How airlines and hotels can prepare for an economic downturn

Planning for an uncertain future

If another downturn is looming, what new strategies can help airlines and hotels this time? Our report explores four downturn readiness pillars to help your organization through the next recession.

Prepare for an economic downturn with the right investments

American football made the forward pass legal in 1906, but its first practitioners used a rugby-style "shovel" toss. A year later, the Carlisle Indian Industrial School tried something different: an overhead spiral throw that permitted more distance and accuracy. That one innovation set one team apart from the rest—for one season. When the spiral pass became popular, it became ordinary. It still worked as intended, just as it does today. But no one thinks of it as a competitive differentiator.

And so it is with recessions: Even the businesses that did a superior job navigating one downturn may find the same strategies and tactics won't be as effective when another downturn looms.

With strong signs that another downturn may be on the horizon, the airline and hotel industries are facing that challenge right now. Some companies made bold moves 10 years ago when the global downturn put them at risk. Many of those decisions, such as certain cost-cutting and structural changes, are ones you can make only once. What tactics can these companies embrace now to emerge strong this time?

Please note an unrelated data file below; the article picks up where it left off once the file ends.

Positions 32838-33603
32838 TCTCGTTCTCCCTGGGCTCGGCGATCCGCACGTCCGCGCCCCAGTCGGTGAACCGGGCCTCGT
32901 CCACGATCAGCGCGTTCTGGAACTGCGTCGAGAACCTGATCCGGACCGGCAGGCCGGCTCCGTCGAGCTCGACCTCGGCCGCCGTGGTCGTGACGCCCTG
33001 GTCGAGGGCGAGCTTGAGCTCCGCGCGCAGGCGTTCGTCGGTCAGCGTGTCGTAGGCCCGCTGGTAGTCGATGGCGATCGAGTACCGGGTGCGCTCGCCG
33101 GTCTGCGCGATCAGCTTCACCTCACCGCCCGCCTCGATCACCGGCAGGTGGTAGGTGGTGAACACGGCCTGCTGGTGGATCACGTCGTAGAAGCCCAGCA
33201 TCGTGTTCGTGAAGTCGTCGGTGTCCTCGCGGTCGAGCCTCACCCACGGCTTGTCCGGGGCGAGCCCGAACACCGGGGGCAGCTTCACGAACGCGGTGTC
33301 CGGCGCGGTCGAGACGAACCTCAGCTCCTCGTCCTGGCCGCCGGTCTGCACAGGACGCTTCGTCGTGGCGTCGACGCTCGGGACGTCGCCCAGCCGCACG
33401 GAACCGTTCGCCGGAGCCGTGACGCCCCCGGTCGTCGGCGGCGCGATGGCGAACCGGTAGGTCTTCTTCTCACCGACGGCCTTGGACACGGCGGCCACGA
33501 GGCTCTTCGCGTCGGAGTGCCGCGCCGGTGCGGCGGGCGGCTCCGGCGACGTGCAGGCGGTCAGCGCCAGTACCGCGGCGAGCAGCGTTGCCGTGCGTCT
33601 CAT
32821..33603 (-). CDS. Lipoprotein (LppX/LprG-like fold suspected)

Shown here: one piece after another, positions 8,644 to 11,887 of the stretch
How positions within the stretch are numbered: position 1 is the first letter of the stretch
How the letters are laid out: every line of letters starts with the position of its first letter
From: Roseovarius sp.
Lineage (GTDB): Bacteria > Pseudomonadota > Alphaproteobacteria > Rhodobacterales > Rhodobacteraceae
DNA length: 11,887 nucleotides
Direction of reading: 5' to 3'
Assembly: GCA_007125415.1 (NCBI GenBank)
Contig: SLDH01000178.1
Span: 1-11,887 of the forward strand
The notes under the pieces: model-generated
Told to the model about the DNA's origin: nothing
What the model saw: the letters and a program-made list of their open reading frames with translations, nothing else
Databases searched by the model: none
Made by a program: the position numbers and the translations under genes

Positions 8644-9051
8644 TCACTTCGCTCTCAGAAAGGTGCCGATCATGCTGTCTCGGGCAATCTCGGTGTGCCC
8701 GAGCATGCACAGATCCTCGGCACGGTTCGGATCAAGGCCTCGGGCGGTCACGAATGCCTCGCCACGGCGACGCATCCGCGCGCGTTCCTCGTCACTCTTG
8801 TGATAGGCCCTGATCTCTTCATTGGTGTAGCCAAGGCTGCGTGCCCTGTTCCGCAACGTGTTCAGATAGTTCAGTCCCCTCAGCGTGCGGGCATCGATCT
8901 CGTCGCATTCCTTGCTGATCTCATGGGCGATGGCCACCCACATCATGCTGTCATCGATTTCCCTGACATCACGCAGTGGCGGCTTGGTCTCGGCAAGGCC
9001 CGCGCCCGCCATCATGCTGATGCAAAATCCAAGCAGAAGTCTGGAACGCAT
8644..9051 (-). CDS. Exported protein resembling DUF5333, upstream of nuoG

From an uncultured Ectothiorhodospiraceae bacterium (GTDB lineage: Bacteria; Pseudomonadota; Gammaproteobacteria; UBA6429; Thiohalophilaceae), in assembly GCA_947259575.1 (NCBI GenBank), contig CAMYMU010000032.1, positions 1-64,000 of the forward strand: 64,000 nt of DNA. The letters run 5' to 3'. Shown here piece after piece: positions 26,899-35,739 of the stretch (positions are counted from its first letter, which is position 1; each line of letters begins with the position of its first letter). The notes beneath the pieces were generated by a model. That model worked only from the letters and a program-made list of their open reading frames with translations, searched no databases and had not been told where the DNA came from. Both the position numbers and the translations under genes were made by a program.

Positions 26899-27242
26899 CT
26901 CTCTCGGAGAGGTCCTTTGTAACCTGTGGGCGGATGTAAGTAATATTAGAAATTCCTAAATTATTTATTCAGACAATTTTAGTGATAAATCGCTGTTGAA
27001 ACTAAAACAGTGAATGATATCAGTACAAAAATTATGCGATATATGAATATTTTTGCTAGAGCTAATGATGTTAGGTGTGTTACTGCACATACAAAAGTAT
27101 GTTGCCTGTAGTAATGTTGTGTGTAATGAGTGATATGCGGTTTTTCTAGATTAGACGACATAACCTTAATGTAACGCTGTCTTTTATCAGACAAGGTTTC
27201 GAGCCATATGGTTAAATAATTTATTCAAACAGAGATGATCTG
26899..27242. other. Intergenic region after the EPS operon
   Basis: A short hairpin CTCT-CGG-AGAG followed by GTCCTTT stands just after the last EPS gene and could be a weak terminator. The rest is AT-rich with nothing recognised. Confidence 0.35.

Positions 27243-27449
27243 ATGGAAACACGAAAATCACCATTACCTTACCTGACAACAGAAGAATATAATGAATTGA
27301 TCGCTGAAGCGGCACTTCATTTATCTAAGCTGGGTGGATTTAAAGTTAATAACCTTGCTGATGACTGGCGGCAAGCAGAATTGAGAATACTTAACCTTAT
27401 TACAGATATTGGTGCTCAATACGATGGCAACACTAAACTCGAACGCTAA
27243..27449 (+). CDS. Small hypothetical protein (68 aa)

One of the biggest advantages airlines and hotels have now is time. But they have to approach this opportunity as a new game.

Companies need to think through not only which investments they'll make, but how their priorities might shift. Last time out, the focus was primarily on cost reduction as a means of survival. Where mergers and acquisitions (M&A) deals happened, they were driven by scale and efficiency. Heading into a new potential down cycle, companies have different options, and their investments and deals can be more forward-looking. Cost-efficiency is still in the mix, but the moves companies make today can also aim toward long-term growth.

While each airline and each hotel company will have to make its own decisions, we explore four key strategic pillars that can help focus a company's pre-downturn investments for resilience and long-term strength to build a better business strategy during a recession. This combination of enabling and strategic building blocks can provide a foundation of technology, talent, and operational capabilities that withstands the difficulty ahead.

Planning for an uncertain future: How airlines and hotels can prepare for an economic downturn

Lessons from the past